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If your vent is too long or has too many twists and turns, it could easily trap lint and become a fire hazard.
In this article, we shall talk about the former: How long can a dryer vent be (apart from lint problems, your dryer could have persistent performance issues if it is longer than recommended).
So, what is the dryer vent max length?
Read on for a comprehensive answer.
How long can a dryer vent be?
According to (InterNACHI-International Association of Certified Home Inspectors- the maximum length for a dryer vent should not be more than 25 feet.
Besides, a vent should be as straight as possible….
To be clear, the maximum length should be reduced by 2.5 ft for each 45-degree bend plus 5 ft. for each 90-degree bend(a 90-degree angle) in the vent.
In a nutshell, the shorter (and straighter)the vent hose is, the better will be your dryer’s performance (and you’ll certainly have fewer lint issues).
Additionally, the duct should be a minimum nominal size of 4-inches in diameter and shall have a smooth interior finish.
I must mention that it is best you check the code requirements for your area (and manufacturer recommendations too) if you’re not sure about the max dryer vent length.
Speaking about the manufacturers recommendations, I have read in a couple of dryer’s manuals that a run of even up to 65-feet is acceptable (in certain conditions).
In fact, most codes tend to have an exemption saying you should follow your dryer manufacturers recommendations if the manual permits a longer run.
How long can a dryer vent be? –Related important questions answered
What happens if your dryer vent is too long?
When your vent is too long than recommended, your dryer will probably be taking extended drying times.
This tends to happen If the vent is too long and additionally winds behind the dryer- because it could be pinched, folded over (on itself), or crushed, which reduces airflow.
You perhaps, by now, know that it can cause lint to start building up.
Can you run a dryer vent straight up through the roof?
It is not advisable to run a dryer vent up straight through the roof.
Well, the higher your vent has to go, the longer the air must travel hence the less the airflow.
Put another way, going through a roof typically requires more power, meaning a booster fan could be necessary.
Something else: All the lint that would be coming out of the dryer won’t even have sufficient force(to blow it upward) and out of it’s exhaust so it will just piling up!
So you should vent your dryer through a wall (ideally) to the outside.
But if you must go through the roof, the vent needs to be solid metal(out through the roof) and a flexible metal(if necessary)from your dryer to the connection.
And you will likely need a booster fan!
Quick Note: According to code, dryer vent should not go through roof- It clearly says that Venting must be done down (under the house) and then out the side(at the short-est run) and done using rigid duct.
What you need to know about dryer booster fan
A duct booster fan can help if you have an overly long vent.
A good example is when your condo’s layout forces you to have the dryer a significant distance from its outside vent, causing the dryer to be taking forever to dry out your clothes.
The accessory helps out by enhancing airflow, which in turn allows the appliance to work easier and faster.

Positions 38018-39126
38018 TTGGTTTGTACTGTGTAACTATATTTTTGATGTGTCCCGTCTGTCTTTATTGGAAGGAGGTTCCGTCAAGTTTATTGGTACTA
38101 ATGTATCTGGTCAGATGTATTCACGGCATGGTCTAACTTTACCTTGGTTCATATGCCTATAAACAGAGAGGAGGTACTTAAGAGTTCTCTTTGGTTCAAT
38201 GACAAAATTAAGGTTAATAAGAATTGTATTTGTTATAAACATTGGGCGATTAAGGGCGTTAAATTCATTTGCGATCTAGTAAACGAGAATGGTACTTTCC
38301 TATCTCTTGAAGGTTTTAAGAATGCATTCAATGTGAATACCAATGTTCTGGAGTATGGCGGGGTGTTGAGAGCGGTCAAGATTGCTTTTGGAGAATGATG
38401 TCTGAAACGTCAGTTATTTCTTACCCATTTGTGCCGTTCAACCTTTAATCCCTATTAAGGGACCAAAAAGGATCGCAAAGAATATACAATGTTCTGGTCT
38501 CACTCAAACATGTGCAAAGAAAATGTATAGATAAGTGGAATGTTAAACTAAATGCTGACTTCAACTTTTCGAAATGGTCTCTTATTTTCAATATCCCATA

So clothes dry faster while using less energy-and keeping the duct nearly lint free- once you add it.
What happens if dryer vent is not connected?
Well, it’s not dangerous, by its very nature.
However, when you use your dryer with the vent disconnected, it normally blows an incredible amount of moisture/steam inside your laundry room(at least).
Not only is that not nice but it can cause mold problems etc. – You can try to tape it up(apply the tape to hold it on) as a stop gap remedy but you have to have the ducting fixed properly urgently.
Keep in mind that if you’re talking about a gas dryer, then it could be a terrible idea.
You see, it won’t fully combust the fuel, so you could harm yourself with the resulting carbon monoxide(particularly if it is vented into enclosed space)..
Dos and don’ts when installing a dryer vent
- To fasten drying, add a booster fan to your dryer vent especially if it is going through the roof.
- As much as possible, keep your exhaust duct as straight and short as possible.
- Do not use duct tape to connect venting materials- These tapes dry over time majorly due to temperature change, which creates gaps in the joints(of the vent). For starters, the correct tape to use for ducts is, for the most part, aluminum tape.
- Never use screws or bolts to secure your vent joints- The reason is screws and bolts act as lint collectors inside the vent wall so they can increase the risk of fire.
- Never use cages or screens to prevent pests from entering- When you use pest cages or even screens, lint can again build up, creating a fire time bomb. Dryer vents should instead have a flap (not a screen).
- Do NOT use plastic or foil-type vents- they are a fire hazard too(they heat up-and melt- and they can start on fire). Also, lint sticks(to the inside of vinyl ducts) so it often builds up way faster.
How long can a dryer vent be? -Recap
A dryer vent should be about 25 feet (max) in length.
That is because a longer than recommended dryer vent can make your dryer take longer to dry (mainly from the reduced airflow).
Also, too long vents can encourage lint buildup, which we all know can be a huge fire hazard in our homes.
Don’t forget to look up the code (and read the manufacturer dryer vent length recommendations)- these two should guide you properly, if you’re still unsure.